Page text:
How Far Can Ryan Fitzpatrick Lead the Houston Texans in 2014?

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How Far Can Ryan Fitzpatrick Lead the Houston Texans in 2014?
Andy Lyons/Getty Images

First it was reportedly Blake Bortles, then Johnny Manziel, but ultimately the Houston Texans settled on the University of Pittsburgh's Tom Savage as their developmental quarterback of the future. 

Savage, the Texans' fourth-round pick, might be the quarterback prospect new head coach Bill O'Brien wants to develop over the next few years, but for the here and now, all signs point to Ryan Fitzpatrick as the Texans starting quarterback when the season begins. 

The Texans will be the fifth NFL team for Fitzpatrick as he heads into his 10th professional season. 

Fitzpatrick, every bit the journeyman, has seen limited success in small doses throughout his nine seasons. 

Ryan Fitzpatrick's Career Numbers
2005 St. Louis Rams 76 135 56.3 777 4 8
2006 St. Louis Rams 0 0 0 0 0 0
2008 Cincinnati Bengals 221 372 59.4 1,905 8 9
2009 Buffalo Bills 127 227 55.9 1,422 9 10
2010 Buffalo Bills 255 441 57.8 3,000 23 15
2011 Buffalo Bills 353 569 62 3,832 24 23
2012 Buffalo Bills 306 505 60.6 3,400 24 16
2013 Tennessee Titans 217 350 62 2,454 14 12
TOTAL 1,555 2,599 59.8 16,790 106 93

In all of that time, there has not been a single appearance in the playoffs for Fitzpatrick. 

It's that fact that may be weighing on Texans standout receiver Andre Johnson, not known for anything but being a perfect citizen and teammate.

But the frustrations of a 2-14 season a year ago combined with an offseason that obviously hasn't lived up to his expectations, has forced the All-Pro to sit out OTAs and possibly an upcoming mandatory mini-camp, via Brian T. Smith of the Houston Chronicle

"Nobody’s been here as long as I have. You just kind of look at things; I’ve been thinking about things this offseason,” Johnson said. “And I just kind of wonder sometimes, ‘Is this still the place for me?’ ”

“I just look at my career. … I’ve only been to the playoffs twice. I think we’ve only had three winning seasons,” said Johnson. “I don’t think any player wants to experience that. I think over time it can become very frustrating. And this offseason has been very frustrating for me; beginning of the offseason, I should say. That’s just kind of where I’m at right now.”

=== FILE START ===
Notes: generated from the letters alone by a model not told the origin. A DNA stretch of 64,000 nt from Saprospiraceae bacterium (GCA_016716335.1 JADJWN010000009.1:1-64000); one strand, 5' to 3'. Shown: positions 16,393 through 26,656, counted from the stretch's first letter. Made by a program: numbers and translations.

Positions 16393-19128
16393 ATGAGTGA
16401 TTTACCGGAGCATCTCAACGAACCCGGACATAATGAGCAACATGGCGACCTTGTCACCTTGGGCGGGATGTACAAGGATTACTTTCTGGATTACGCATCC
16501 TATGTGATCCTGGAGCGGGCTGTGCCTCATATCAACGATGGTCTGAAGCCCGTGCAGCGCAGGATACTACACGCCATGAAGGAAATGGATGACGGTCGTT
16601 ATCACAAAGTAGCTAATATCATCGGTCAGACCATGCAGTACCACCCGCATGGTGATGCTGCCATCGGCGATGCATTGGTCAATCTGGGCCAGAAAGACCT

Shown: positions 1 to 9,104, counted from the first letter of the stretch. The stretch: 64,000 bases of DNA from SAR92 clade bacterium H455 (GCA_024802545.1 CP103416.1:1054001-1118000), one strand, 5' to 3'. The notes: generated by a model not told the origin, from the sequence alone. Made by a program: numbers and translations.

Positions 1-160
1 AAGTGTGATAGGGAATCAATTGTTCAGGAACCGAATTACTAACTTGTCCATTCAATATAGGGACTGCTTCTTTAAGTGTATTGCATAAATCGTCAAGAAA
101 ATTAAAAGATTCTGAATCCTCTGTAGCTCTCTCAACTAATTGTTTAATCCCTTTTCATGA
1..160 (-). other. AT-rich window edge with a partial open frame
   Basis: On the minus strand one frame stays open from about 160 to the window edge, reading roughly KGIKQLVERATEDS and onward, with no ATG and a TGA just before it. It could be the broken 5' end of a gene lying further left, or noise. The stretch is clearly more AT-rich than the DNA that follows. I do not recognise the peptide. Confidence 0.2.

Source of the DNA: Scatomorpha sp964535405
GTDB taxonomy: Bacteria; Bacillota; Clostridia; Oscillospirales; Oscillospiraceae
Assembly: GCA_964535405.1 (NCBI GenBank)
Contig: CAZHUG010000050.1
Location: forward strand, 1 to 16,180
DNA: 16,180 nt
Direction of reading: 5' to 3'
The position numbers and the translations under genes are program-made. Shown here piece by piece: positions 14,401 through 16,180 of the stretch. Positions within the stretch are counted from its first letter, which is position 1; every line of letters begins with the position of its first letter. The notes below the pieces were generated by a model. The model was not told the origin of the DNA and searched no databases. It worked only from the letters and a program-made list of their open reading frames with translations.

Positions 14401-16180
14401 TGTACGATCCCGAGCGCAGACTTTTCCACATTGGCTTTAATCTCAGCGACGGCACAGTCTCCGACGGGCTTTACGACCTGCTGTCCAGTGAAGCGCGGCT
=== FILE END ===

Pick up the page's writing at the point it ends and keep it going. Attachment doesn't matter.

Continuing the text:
We'll never know if the draft worked out exactly the way the Texans had planned, maybe they were hoping for a different scenario that netted them one of the top available quarterback prospects. 

In any case, Savage has the physical talent you're looking for in a prospect but is seen as a huge project and will need time before he's ready to play. 

That puts Fitzpatrick front and center to be the one delivering passes to the unhappy 32-year-old Johnson, who has three years left on his current contract. 

One reason Fitzpatrick might not give Johnson confidence as the one who will lead the Texans back to the playoffs, besides having never done that for a team he's quarterbacked, is his lack of deep-ball ability. 

Fitzpatrick's deep-ball numbers since 2008 (20+ yards)
Deep Left 22 90 24% 761 4 6
Deep Middle 21 65 32% 665 5 9
Deep Right 28 90 31% 1,052 10 7
Total 71 245 29% 2,478 19 22

Pro Football Focus

Since 2008, Fitzpatrick has completed just 29 percent of passes that traveled at least 20 yards down the field in the air. 

For a big play receiver these numbers can't be comforting. 

There is a bit of good news for the Texans heading into 2014.

Besides their defensive line, they have the third-easiest schedule based on last year's winning percentages. 

Is it enough to help a Fitzpatrick-led team get to the playoffs for the first time in his career?

That remains to be seen.

Although fortune has been good for teams with the No. 1 pick recently. Both the 2012 Indianapolis Colts and the 2013 Kansas City Chiefs made the playoffs after having the No. 1 overall pick in the previous draft.